In praise of the Crazy Cat Lady.

a cat lady in the making
A Cat Lady in the Making


Mention a multi cat household and the vision of the house-mother is usually that of a lady of certain age, boobs racing to catch up with the stockings already swirling around her ankles.

Of course this is an unfair generalisation as although animal lovers, generally, are rather more concerned about the health and well-being of their charges than they are about trends and fashion, I know many animal rescuers who still manage to be very glamorous indeed. Well, maybe not many, I but certainly know a few!

What is for sure is that some of history’s most influential women could also have been known as Crazy Cat Ladies.

Let’s start with the Bronte sisters. Charlotte, Emily, and Anne not only shared a love of writing, but also of cats. Wuthering Heights may be Emily Bronte’s most famed work, but she also penned the French essay “Le Chat” (“The Cat”),  in which she defends cats against those that argue our feline friends are selfish and cruel. In Le Chat, Emily drew attention to the similarity between the dispositions of cats and humans, arguing that the self-reliance of cats is infinitely preferable to the hypocrisy of humanity. Hear, hear!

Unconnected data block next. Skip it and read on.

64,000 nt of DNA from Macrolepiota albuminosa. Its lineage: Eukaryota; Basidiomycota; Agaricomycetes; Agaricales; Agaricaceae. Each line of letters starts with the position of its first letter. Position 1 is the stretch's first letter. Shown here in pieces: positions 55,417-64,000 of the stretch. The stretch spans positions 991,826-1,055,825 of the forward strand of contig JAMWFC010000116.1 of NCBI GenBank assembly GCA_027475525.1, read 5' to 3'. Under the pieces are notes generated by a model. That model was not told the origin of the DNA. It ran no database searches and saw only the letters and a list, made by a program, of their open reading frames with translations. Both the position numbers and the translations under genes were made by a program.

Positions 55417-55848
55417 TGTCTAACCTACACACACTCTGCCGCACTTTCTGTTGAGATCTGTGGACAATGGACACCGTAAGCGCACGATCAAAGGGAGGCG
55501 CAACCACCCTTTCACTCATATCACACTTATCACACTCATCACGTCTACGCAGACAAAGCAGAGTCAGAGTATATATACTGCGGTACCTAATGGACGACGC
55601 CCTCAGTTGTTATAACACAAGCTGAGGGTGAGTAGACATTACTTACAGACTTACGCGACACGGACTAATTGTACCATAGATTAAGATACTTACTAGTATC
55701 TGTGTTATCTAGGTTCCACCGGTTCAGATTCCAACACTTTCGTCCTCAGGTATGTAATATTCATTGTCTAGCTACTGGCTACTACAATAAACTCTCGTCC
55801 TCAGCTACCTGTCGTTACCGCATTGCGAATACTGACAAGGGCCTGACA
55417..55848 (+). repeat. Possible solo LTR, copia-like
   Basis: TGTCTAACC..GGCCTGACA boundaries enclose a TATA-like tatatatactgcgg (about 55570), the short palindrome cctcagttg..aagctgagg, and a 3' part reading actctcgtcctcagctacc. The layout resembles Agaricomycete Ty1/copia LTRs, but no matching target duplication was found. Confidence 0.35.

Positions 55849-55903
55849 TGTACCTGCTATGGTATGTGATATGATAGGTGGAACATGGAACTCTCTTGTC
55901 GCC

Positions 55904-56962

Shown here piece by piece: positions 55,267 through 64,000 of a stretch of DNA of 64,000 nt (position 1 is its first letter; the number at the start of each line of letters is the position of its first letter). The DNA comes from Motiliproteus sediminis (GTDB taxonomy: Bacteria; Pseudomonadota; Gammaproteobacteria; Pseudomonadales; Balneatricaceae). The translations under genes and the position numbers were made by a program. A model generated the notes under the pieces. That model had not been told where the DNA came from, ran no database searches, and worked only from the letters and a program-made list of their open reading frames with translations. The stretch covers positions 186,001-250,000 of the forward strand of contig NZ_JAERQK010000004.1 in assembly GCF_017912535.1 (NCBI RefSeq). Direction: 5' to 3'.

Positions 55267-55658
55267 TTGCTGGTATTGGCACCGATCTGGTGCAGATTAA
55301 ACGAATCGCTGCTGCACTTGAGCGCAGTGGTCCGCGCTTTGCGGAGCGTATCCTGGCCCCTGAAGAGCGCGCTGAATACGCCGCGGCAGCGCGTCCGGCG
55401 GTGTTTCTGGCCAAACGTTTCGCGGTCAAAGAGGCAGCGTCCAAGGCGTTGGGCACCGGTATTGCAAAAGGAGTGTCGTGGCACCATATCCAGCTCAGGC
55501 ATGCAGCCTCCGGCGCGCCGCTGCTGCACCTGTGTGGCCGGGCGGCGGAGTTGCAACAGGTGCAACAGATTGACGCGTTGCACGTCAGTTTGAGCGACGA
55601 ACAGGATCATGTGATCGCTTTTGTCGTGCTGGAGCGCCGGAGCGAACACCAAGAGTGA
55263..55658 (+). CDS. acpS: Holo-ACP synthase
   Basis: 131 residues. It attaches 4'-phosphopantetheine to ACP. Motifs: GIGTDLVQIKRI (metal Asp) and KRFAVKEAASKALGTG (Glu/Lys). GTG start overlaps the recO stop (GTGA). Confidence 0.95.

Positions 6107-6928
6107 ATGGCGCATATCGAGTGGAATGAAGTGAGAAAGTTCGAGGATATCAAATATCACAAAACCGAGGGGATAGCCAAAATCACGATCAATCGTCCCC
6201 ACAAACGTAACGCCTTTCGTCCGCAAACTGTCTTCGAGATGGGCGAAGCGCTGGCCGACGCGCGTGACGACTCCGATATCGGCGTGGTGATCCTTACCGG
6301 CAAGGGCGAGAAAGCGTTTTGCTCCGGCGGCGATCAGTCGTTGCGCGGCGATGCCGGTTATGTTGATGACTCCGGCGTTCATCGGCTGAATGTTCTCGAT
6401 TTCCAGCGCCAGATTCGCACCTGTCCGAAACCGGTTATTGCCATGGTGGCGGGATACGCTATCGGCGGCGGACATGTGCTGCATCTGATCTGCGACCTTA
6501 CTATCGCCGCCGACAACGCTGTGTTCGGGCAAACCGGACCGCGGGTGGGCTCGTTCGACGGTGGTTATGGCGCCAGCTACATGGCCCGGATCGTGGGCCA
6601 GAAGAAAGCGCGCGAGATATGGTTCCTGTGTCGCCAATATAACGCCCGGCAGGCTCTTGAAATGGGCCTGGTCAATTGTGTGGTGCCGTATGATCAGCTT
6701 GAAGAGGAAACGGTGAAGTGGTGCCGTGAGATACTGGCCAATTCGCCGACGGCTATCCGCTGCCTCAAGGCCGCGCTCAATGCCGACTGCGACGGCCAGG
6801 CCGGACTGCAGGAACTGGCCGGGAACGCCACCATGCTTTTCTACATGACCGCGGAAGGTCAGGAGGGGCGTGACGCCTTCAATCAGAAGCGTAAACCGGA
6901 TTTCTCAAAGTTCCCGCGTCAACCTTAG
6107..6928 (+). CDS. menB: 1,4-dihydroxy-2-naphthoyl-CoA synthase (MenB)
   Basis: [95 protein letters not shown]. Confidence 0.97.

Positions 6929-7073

Louisa May Alcott once listed an “inordinate love of cats” among her vices and felines frequently featured in her writings. Her most well-known book, Little Women, includes a eulogy in The Pickwick Portfolio, the newspaper created by the March sisters. “A Lament to Mrs. S.B. Pat Paw” was contributed by Jo March, writing as Augustus Snodgrass, the newspaper’s editor.

The preceding ladies were undoubtedly ardent cat lovers, acknowledging the special place their feline friends held in their lives, but Florence Nightingale, the founder of modern nursing, is perhaps the one most deserving of the “Cat Lady” badge of honour.

When she returned from the Crimean War, Florence was in very poor health. A virtual invalid she rarely left her home.  None the less, she went on to author countless papers, pamphlets and books with her family of exquisite Persian cats to help her. Often working with a cat “tied in a knot around her neck” while the others would wander around in typical feline fashion, knocking over vases of flowers and upsetting her ink, leaving “unseemly blurs” on her papers. These “blurs”, still in evidence today on many of her letters and drafts, are an indelible testament to the many cats that were her constant companions .

So Crazy Cat Ladies unite! Historically, it’s not such a bad group of women to be lumped with, is it?


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